DNA-inspired Basketmaking: Scaffold-Strand Construction of Wireframe Sculptures

James Mallos
Proceedings of Bridges 2017: Mathematics, Art, Music, Architecture, Education, Culture
Pages 57–62 Regular Papers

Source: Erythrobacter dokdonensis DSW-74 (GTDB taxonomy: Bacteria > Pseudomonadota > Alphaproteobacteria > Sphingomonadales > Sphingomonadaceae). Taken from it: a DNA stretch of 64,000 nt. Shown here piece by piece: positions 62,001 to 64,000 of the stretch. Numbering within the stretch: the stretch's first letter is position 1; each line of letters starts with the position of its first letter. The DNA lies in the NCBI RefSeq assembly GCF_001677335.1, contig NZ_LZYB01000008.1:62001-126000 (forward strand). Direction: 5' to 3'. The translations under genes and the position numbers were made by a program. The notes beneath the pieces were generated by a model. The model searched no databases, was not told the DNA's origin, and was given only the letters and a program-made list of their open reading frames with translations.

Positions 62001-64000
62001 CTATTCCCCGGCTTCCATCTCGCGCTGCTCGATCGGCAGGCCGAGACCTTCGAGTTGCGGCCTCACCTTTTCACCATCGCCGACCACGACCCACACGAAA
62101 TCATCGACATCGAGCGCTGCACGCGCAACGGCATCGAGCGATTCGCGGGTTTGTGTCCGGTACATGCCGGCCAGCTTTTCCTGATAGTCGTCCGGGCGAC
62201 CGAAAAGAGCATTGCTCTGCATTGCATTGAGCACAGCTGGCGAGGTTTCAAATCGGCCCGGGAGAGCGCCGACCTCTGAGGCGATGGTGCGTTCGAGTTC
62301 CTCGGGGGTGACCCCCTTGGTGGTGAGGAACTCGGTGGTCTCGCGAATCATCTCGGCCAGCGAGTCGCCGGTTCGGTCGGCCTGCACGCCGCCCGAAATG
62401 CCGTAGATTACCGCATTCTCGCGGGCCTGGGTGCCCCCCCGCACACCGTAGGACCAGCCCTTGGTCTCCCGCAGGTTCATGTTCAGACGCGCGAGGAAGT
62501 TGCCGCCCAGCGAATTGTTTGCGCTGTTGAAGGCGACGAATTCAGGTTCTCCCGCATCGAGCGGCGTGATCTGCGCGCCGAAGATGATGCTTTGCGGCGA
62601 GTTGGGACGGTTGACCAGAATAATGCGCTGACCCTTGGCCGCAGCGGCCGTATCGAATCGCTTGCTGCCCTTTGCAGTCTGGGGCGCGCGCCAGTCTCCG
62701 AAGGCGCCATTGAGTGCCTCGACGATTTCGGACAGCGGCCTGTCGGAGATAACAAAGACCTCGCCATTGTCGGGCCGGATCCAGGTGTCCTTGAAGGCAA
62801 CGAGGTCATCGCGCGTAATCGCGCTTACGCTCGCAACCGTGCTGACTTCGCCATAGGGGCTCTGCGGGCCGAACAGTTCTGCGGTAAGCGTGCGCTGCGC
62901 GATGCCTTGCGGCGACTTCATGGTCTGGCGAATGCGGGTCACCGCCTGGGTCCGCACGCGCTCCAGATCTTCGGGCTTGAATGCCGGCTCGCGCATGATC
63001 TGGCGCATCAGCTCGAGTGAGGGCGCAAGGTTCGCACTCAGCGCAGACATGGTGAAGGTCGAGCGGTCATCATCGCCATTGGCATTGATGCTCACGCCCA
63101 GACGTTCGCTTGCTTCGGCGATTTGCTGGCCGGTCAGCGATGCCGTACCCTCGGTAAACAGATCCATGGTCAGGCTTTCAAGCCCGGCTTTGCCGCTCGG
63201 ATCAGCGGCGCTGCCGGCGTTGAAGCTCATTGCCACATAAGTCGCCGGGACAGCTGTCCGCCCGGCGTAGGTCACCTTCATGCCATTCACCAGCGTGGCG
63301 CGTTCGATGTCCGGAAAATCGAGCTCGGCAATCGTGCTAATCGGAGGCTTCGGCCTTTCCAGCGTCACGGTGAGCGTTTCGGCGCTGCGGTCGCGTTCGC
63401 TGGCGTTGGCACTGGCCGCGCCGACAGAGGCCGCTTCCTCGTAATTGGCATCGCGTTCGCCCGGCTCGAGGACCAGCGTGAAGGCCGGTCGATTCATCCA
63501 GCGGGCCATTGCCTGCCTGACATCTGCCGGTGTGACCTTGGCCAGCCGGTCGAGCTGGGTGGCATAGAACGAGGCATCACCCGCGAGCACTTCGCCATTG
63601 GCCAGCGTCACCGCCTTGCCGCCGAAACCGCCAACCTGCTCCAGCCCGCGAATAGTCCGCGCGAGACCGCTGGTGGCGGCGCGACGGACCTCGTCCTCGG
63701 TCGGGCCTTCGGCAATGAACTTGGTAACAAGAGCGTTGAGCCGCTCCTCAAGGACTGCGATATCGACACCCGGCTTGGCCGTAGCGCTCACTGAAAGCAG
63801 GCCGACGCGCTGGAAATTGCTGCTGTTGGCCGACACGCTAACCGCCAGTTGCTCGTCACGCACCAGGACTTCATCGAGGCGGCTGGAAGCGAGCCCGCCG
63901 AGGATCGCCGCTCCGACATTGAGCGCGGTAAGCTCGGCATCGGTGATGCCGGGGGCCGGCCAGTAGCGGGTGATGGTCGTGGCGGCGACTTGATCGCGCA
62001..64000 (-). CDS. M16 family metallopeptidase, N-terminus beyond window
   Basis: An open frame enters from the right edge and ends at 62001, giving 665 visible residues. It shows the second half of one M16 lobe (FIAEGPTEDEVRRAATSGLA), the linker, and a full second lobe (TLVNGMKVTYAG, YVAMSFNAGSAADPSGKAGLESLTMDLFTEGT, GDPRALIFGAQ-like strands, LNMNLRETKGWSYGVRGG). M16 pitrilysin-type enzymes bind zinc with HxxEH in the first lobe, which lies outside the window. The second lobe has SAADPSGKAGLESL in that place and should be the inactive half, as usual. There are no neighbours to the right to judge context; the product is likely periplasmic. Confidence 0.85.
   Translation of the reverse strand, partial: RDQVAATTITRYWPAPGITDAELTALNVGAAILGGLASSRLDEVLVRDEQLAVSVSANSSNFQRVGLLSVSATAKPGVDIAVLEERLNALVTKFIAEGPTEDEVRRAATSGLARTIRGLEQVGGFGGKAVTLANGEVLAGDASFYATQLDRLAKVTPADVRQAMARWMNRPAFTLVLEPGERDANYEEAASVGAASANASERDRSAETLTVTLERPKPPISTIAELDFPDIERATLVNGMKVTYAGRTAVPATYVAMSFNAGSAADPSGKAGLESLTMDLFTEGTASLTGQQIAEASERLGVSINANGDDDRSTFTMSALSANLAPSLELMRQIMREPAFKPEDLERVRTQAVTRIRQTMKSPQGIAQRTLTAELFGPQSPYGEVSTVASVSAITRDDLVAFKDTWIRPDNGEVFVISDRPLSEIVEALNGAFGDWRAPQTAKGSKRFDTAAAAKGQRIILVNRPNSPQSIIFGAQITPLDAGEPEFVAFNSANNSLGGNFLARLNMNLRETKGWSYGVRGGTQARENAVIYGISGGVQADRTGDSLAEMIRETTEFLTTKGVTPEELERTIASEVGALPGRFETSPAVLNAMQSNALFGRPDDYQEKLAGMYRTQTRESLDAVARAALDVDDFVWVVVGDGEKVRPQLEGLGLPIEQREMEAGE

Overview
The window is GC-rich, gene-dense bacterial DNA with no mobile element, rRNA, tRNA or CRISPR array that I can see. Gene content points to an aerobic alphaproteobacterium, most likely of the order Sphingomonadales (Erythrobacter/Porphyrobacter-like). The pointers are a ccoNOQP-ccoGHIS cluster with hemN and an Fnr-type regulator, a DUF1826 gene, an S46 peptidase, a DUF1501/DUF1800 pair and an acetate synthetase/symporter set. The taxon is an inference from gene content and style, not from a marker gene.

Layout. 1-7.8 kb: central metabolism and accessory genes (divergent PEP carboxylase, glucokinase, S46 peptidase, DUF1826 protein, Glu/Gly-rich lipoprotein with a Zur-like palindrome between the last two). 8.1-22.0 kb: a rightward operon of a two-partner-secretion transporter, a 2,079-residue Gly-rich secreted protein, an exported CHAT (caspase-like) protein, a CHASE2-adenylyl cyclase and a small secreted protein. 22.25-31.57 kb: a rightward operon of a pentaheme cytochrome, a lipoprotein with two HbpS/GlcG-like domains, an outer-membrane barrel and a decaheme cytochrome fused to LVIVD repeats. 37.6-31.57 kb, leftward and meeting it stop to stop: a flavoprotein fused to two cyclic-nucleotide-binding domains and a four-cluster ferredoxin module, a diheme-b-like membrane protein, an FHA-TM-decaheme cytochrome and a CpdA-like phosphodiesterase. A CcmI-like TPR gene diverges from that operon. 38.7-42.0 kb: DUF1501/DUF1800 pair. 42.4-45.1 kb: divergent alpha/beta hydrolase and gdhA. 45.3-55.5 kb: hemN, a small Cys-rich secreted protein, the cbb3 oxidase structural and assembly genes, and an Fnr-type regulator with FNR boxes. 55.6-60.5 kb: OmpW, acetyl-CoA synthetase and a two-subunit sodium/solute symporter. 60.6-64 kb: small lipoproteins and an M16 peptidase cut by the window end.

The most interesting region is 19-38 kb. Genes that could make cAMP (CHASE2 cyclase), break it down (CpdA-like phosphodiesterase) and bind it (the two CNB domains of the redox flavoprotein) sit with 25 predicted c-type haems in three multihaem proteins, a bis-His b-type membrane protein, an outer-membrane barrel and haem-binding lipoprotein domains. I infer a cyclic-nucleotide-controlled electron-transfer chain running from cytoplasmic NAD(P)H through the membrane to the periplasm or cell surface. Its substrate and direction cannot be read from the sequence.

A recent achievement in nanotechnology has been self-assembly of wireframe models from scaffold strand DNA— long single strands of DNA encoded with information that will become folding and gluing instructions when the strand hybridizes with shorter strands called staple DNA. In the assembled complex, the scaffold strand traces a non-crossing Eulerian circuit (an A-trail) over the surface of the model (that surface being limited to a topological sphere.) I present a larger scale—human-mediated—version of this technique for making wireframe sculptures and armatures. Using triple strands (as opposed to the double strands of DNA) is advantageous with this technique. The information that needs to be imprinted on the scaffold strand amounts to merely some pre-bends and dot markings. Having weaving instructions marked on one of the elements of the weaving may in some cases be faster and less confusing for the weaver than transcribing from symbols on paper.